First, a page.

What fire ants can teach us about making better self-healing materials

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Fire ants form rafts to survive floods. Credit: Robert Wagner

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Fire ants form rafts to survive floods. Credit: Robert Wagner

Fire ants form rafts to survive floods, but how do those connections work? And what can we learn from them? A professor at Binghamton University, State University of New York explores these questions to expand our knowledge of materials science.

When an area where fire ants live is hit by a flood, their survival response is to band together to form a floating ‘raft’ that floats and keeps the colony united. Think of it as a condensed, adaptive material in which the building blocks – individual ants – actually live.

Binghamton University assistant professor Rob Wagner led a study as part of the Vernerey Soft Matter Mechanics Lab at the University of Colorado Boulder, in which researchers examined the adaptive response of these living rafts. The goal is to understand how they change autonomously and change their mechanical properties, and then integrate the simplest and most useful discoveries into artificial materials.

“Living systems have always fascinated me, because they achieve things that our current engineering materials cannot achieve – can’t even achieve,” he said. “We manufacture bulk polymer systems, metals and ceramics, but they are passive. The components do not store energy and then convert it into mechanical work, as any living system does.”

Wagner sees this storage and conversion of energy as essential for simulating the smart and adaptive behavior of living systems.

Experiment to test how fire ant rafts responded to mechanical loading when stretched. Credit: Robert Wagner

In their most recent publication in the Proceedings of the National Academy of SciencesWagner and his co-authors from the University of Colorado examined how fire ant rafts responded to mechanical loading when stretched, and they compared the response of these rafts to dynamic, self-healing polymers.

“Many polymers are held together by dynamic bonds that break but can reform,” Wagner said. ‘If pulled slowly enough, these bonds have time to restructure the material so that – instead of breaking – it flows like the slime our children play with, or like soft-serve ice cream. However, if pulled very quickly, it breaks more like chalk. Because the rafts are held together by ants clinging to each other, their bonds can break and reform. So my colleagues and I thought they would do the same.”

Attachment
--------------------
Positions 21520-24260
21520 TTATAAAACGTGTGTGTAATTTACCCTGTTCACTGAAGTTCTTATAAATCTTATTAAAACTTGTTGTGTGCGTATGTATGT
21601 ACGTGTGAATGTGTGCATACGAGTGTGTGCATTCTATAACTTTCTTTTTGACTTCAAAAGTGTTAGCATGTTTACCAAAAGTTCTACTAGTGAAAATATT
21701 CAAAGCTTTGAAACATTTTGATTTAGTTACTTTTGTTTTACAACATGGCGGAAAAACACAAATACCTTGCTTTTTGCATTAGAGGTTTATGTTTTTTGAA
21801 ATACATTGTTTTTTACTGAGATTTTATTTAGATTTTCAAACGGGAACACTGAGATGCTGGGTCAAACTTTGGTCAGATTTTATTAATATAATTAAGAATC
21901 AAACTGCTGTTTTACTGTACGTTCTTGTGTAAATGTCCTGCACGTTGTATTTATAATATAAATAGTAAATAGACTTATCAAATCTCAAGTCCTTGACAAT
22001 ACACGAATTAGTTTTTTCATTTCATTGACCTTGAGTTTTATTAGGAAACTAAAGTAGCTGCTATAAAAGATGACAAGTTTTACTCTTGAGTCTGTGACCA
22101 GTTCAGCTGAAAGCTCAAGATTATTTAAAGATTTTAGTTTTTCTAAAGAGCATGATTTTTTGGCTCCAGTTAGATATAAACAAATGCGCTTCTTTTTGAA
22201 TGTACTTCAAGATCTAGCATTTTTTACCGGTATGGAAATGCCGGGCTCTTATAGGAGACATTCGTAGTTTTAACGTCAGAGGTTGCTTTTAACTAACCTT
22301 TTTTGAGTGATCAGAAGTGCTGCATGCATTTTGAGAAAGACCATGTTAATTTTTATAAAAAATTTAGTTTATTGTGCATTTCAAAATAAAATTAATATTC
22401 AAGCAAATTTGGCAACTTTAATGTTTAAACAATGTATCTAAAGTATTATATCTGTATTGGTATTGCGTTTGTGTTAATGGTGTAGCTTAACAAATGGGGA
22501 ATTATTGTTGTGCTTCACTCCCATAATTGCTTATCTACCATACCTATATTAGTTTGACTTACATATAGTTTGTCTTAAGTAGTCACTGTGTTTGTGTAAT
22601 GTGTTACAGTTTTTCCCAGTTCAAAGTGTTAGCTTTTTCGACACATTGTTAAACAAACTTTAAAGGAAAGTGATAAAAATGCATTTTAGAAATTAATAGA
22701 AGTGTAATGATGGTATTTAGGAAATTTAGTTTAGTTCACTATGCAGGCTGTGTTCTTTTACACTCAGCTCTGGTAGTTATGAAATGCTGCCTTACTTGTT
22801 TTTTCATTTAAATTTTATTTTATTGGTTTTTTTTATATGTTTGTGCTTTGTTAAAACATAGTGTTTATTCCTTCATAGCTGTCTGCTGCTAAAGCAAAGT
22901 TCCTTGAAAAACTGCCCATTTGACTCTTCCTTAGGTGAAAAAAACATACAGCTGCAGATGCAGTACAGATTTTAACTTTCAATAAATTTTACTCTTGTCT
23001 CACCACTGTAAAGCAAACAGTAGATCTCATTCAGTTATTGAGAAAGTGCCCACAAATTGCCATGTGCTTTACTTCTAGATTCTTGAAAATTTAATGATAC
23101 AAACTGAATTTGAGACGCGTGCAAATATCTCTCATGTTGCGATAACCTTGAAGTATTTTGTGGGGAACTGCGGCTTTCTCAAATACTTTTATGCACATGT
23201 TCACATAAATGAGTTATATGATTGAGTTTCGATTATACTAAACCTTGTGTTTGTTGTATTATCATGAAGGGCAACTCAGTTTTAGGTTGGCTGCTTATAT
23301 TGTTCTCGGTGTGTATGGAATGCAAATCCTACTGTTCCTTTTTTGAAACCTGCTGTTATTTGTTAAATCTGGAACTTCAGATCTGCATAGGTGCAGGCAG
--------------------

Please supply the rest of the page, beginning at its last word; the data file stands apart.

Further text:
But Wagner and his collaborators found that regardless of the speed at which they pulled the ant rafts, their mechanical response was virtually the same and they never flowed. Wagner speculates that the ants reflexively tighten and extend their grip when they feel force, because they want to stay together. They reject or turn off their dynamic behavior.

This phenomenon of bonds becoming stronger when force is applied is called catch bond behavior, and it likely improves cohesion for the colony, which makes sense for survival.

“If you pull on the typical bonds with any force, they are more likely to loosen and their lifespan decreases. You weaken the bond by pulling on it. That’s what you see in virtually any passive system,” Wagner said.

“But in living systems, because of their complexity, you can sometimes have bonds that last longer under a certain range of applied force. Some proteins do this mechanistically and automatically, but it’s not as if the proteins make a decision. ‘are simply arranged in such a way that when force is applied, these binding sites become visible and snap or ‘catch’.”

Wagner believes that mimicking these catch bonds in engineering systems could lead to artificial materials that exhibit autonomous, localized self-strengthening in areas of higher mechanical stress. This could extend the life of biomedical implants, adhesives, fiber composites, soft robotic components and many other systems.

Collective insect collections such as fire ant rafts are already inspiring researchers to develop materials with stimuli-responsive mechanical properties and behavior. A piece of paper inside Natural materials earlier this year – led by the Ware Responsive Biomaterials Lab at Texas A&M and with contributions from Wagner and his former thesis advisor, Professor Franck J. Vernerey – demonstrated how ribbons made of special gels or materials called liquid crystal elastomers can coil as a result of heating, and then intertwine with each other to form condensed, solid structures inspired by these ants

“A natural progression from this work is to answer the question of how we can make the interactions between these ribbons or other soft building blocks ‘capture’ under load, as the fire ants and some biomolecular interactions do,” Wagner said.

More information:
Robert J. Wagner et al., Capture bond kinetics plays an important role in fire ant raft cohesion under load, Proceedings of the National Academy of Sciences (2024). DOI: 10.1073/pnas.2314772121

Magazine information:
Proceedings of the National Academy of Sciences

Natural materials

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